Andlighetens ordning En diskursiv läsning av tidskriften Pilgrim

Detta är en avhandling från Uppsala : Acta Universitatis Upsaliensis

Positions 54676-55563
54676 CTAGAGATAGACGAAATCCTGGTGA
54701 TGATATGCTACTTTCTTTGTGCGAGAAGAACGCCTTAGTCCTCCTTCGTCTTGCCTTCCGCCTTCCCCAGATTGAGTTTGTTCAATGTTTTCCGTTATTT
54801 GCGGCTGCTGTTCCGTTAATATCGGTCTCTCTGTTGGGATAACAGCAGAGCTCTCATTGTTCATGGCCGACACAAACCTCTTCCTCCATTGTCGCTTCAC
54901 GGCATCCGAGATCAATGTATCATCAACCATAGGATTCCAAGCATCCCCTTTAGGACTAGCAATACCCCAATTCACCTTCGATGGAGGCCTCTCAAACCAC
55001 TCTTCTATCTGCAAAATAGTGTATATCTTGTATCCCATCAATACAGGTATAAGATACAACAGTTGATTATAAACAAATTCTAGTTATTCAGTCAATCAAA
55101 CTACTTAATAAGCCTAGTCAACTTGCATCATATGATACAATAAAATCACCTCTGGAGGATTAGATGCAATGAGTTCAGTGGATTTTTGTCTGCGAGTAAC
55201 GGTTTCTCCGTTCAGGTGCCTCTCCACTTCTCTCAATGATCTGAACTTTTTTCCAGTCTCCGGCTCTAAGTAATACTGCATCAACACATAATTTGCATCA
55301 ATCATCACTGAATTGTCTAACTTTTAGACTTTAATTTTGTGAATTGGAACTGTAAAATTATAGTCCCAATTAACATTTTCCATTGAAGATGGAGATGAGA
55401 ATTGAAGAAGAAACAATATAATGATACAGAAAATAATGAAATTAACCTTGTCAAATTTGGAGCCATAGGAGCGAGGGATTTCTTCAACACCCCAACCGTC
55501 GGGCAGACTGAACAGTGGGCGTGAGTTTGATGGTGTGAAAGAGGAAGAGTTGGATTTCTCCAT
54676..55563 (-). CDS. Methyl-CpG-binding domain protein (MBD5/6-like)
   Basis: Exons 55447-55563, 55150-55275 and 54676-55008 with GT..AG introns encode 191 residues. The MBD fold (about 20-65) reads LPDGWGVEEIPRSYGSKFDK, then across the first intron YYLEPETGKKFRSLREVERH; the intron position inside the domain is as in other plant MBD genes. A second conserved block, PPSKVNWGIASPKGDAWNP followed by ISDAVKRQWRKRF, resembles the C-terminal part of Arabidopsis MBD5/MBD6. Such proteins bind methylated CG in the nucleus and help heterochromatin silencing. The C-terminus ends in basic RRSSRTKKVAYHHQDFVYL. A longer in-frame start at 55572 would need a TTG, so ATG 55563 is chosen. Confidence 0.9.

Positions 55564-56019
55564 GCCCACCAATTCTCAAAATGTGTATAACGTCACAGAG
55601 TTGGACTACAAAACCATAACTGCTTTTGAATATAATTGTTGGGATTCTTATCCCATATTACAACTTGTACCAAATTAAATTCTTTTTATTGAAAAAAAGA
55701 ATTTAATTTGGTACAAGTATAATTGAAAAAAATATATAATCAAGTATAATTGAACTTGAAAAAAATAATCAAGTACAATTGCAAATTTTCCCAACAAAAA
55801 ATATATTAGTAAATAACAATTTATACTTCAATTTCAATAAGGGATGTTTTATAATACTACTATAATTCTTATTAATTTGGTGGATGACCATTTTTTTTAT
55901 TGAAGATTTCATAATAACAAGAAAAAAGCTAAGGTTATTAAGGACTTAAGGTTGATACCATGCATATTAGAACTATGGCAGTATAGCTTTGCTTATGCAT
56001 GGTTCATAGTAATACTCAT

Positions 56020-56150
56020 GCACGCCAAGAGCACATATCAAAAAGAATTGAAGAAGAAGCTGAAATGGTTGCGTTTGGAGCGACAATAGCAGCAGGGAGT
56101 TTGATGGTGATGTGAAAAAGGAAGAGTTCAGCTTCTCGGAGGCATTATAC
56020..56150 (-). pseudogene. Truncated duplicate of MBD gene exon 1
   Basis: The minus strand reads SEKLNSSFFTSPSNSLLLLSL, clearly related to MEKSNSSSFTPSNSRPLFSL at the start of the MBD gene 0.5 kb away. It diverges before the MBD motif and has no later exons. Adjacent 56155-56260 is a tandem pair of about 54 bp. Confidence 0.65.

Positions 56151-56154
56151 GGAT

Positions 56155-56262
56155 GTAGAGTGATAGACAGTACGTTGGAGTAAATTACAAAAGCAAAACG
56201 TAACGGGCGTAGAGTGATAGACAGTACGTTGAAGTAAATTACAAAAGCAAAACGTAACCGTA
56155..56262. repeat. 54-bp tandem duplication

Sammanfattning: This thesis takes as its point of departure the question "is there a connection between ordinary Swedish Christianity and the extreme forms of various examples?". As a way of concidering possible connections, a "normal" spiritual context in the Swedish setting is studied: the Christian magazine "Pilgrim. A magazine for spiritual guidance".The book presents an investigation of the magazine and its notion of spirituality over a period of twelve years (1994-2006). Questions that guide the investigation are: Which are the fundamental notions of spirituality in the magazine? How can someone be spiritual due to the magazine? Which are the bodily norms which are assumed when it comes to gender, sexuality, ethnicity and class? Which connections between the normal and the extreme in contemporary Swedish spirituality can an investigation of Pilgrim as an example of "ordinary" spirituality reveal?The work is carried out as a discursive reading of Pilgrim with the help of Michel Foucault and his notion of "discourse". Furthermore some of the insights from the feminist discussion on so called "intersectionality" are used to widen the methodological scope. More specifically, the magazine is approached as a single textual surface.After qualification of the rules of the discourse, they are applied to identify the discursive formation of Pilgrim. By analyzing the strategies which constitute spiritual guidance, the forms of spirituality (subject positions) that the magazine constructs are revealed. The way that social categories - gender, sexuality, ethinicity, class - are characterized in the magazine reinforce heteronormativity, orientalism and a class-structure. Through the magazine social categories function together with other vital categories in a way that the outcome is one and only construction of the ordinary subject: i.e. the western rich man as a spiritual subject.In conclusion this study suggest that ideas about spiritual growth that flourish in an ordinary Christian cultural and intellectual environment (exemplified by the magazine Pilgrim), like ideas of resistance against the postmodern world and society's superficiality, might have a structure that can be found also in more extreme Christian contexts, and, more importantly, as a part of the problematic of these extreme examples. The extreme resides in the ordinary, and the ordinary resides in the extreme. There seems to be an order of notions, of subjects and of bodies: the Order of Spirituality.

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